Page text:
In a massive campaign that recalls the socialist engineering of an earlier era, the Chinese government has relocated some 250,000 Tibetans - nearly one-tenth of the population - from scattered rural hamlets to new "socialist villages," ordering them to build new housing largely at their own expense and without their consent.Link. Image: monk at Sera monastery, near Lhasa. Bernardo De Niz/MCT. (thanks, Mike Outmesguine, Laird, and many others)
The government calls the year-old project the "comfortable housing program," and its stated aim is to present a more modern face for this ancient region, which China has controlled since 1950.
It claims that the new housing on main roads, sometimes only a mile from previous homes, will enable small farmers and herders to have access to schools and jobs, as well as better health care and hygiene.
But the broader aim seems to be remaking Tibet - a region with its own culture, language and religious traditions - in order to have firmer political control over its population. It comes as China prepares for an influx of millions of tourists in the run-up to next year's Summer Olympic Games.
Previously on BoingBoing:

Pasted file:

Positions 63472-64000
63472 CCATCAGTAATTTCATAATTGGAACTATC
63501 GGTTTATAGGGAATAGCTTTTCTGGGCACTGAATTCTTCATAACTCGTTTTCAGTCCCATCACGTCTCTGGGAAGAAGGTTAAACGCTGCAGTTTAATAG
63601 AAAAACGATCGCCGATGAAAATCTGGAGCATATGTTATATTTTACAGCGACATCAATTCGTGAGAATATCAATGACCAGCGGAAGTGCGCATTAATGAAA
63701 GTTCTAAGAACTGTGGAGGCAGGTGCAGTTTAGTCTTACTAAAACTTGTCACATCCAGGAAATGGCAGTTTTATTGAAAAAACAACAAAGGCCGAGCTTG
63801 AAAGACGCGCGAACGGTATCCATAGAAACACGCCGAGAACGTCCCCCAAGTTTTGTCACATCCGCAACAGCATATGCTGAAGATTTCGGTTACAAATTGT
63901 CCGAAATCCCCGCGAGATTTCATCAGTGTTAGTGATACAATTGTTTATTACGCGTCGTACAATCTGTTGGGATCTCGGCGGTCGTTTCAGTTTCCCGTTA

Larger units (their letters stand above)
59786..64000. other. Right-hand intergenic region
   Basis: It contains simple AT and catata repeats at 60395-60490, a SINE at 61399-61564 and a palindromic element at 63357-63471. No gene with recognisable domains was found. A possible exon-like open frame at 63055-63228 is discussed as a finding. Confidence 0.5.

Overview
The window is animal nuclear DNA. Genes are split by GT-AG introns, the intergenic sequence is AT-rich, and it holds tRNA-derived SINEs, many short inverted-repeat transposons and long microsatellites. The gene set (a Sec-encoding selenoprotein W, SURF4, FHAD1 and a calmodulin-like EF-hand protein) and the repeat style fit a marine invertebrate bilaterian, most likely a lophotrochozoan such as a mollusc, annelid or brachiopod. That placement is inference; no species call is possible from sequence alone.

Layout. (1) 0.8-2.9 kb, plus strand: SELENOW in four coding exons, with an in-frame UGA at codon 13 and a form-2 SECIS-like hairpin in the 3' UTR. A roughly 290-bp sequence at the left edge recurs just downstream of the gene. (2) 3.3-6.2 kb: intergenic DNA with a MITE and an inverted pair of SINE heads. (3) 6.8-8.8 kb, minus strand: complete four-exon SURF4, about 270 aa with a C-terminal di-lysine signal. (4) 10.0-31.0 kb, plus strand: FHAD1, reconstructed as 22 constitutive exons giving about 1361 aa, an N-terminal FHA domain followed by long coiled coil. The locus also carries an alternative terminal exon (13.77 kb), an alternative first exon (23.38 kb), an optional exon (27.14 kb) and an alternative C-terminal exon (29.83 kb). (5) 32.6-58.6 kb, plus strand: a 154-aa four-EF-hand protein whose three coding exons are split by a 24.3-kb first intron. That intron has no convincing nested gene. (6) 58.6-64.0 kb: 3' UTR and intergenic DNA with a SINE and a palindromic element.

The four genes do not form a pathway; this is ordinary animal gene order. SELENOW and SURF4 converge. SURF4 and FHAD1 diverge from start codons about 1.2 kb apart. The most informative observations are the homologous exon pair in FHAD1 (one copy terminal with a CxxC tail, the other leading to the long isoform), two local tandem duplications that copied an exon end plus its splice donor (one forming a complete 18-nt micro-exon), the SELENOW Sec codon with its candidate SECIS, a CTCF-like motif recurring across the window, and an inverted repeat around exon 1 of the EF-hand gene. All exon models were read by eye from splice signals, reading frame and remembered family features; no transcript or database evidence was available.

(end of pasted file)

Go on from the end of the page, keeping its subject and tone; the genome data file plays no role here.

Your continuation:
Reader comment: DK says,
I've known Professor Goldstein since the mid-90's when I first met him in Lhasa. He was misquoted in that article about Tibetan resettlement, and his rebuttal appeared today in World Tibet News. He's been one of the foremost scholars on modern Tibet, and it's painful to see his words so misrepresented. Here is his reply:
Professor Goldstein responds to Tom Johnson (Issue ID: 2007/05/08)
Email from Professor Goldstein to WTN
May 8, 2007
Mr. Johnson in two recent articles on contemporary rural Tibet republished in WTN misquotes and totally misrepresents my views saying that I said that relocating Tibetans to new villages and towns has been "phenomenally successful, more than I would've believed." I said nothing of the kind, nor do I even think that is what is going on, let alone if it was, would I applaud it. I don't know why I am surprised by this given what we all known about unethical and duplicitous journalists, but to be honest I still am shocked, so would like to comment briefly on what my colleagues and I have found in the rural areas of Shigatse Prefecture where we are conducting research.
I spoke with Mr. Johnson by phone in Beijing on background and conveyed to him that rural Tibet is undergoing major economic changes and a marked increase in the standard of living as rural Tibetan families are participating more and more successfully in non-farm income producing jobs for part of the year. That is what was successful and that is what exceeded my expectations, NOT RELOCATION.